Last month, six employees and executives from Freedom Industries were indicted for failing to meet “a reasonable standard of care” in managing their company. In a statement, U.S. Attorney General Eric Holder said “the conditions at the Freedom Industries facility were not only grievously unacceptable, but unlawful. They put an entire population needlessly at risk.”

In November, federal prosecutors charged former Massey Energy CEO Don Blankenship for his role in the violations of safety regulations at the Upper Big Branch mine precipitating the disastrous explosion in 2010. “Blankenship knew that UBB was committing hundreds of safety-law violations every year,” reads the damning indictment. “He had the ability to prevent most of the violations that UBB was committing. Yet he fostered and participated in an understanding that perpetuated UBB’s practice of routine safety violations, in order to produce more coal, avoid the costs of following safety laws, and make more money.”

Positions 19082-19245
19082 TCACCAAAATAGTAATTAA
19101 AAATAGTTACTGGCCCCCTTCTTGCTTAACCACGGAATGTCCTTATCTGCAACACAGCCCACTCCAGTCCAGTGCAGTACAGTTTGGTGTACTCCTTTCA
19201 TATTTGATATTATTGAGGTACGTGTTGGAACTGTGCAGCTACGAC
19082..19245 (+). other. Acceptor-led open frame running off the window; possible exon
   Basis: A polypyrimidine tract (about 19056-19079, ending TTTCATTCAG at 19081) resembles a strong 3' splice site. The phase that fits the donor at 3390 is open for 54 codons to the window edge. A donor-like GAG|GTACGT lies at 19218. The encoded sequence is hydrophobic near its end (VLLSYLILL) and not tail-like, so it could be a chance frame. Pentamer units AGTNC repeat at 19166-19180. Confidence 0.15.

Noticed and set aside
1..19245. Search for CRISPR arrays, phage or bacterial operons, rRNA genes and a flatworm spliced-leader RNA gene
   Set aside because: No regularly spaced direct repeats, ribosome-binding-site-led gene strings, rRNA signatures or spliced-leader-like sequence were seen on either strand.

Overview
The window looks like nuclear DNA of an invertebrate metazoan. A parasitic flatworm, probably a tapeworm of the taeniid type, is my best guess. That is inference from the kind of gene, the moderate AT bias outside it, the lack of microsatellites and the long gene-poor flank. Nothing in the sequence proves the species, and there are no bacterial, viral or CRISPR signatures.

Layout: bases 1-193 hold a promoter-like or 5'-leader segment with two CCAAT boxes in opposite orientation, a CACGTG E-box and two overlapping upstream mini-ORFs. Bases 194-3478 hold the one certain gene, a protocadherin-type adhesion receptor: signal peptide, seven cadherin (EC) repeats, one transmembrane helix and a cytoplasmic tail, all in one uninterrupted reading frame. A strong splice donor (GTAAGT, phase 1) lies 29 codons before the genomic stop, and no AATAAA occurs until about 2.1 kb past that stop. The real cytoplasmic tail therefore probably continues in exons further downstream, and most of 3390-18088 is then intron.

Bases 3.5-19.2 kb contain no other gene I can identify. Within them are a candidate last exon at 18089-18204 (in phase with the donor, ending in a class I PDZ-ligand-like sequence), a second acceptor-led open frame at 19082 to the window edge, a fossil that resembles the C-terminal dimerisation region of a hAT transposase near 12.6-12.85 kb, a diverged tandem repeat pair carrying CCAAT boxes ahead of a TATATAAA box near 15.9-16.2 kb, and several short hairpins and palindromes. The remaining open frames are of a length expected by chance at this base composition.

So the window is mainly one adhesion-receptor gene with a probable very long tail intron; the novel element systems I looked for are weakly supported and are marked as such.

For Walk, who attended Blankenship’s arraignment, these indictments are a positive development, but they don’t go far enough. “These guys are scapegoats,” he says. “They’re just the ones that got caught.”

A coal truck drives past a gift shop near Whitesville, West Virginia. (Omar Ghabra)

“The industry and its proponents in our government want us to believe these guys are just a few bad apples, that these are all isolated incidents. Well, they’re not. The whole damn system is guilty.”

Neil Berch, a political science professor at West Virginia University, agrees state officials made a conscious effort not to associate the Elk River spill with the coal industry as a whole.

“The chemical leak wasn’t even an issue in the midterm elections a few months ago,” Berch says. Instead, the typical pandering to the coal industry and anti-regulation rhetoric from the state’s political candidates were even more pronounced as vulnerable Democrats tried to shake the perception that they were a part of what the industry alleges is President Obama’s “war on coal.”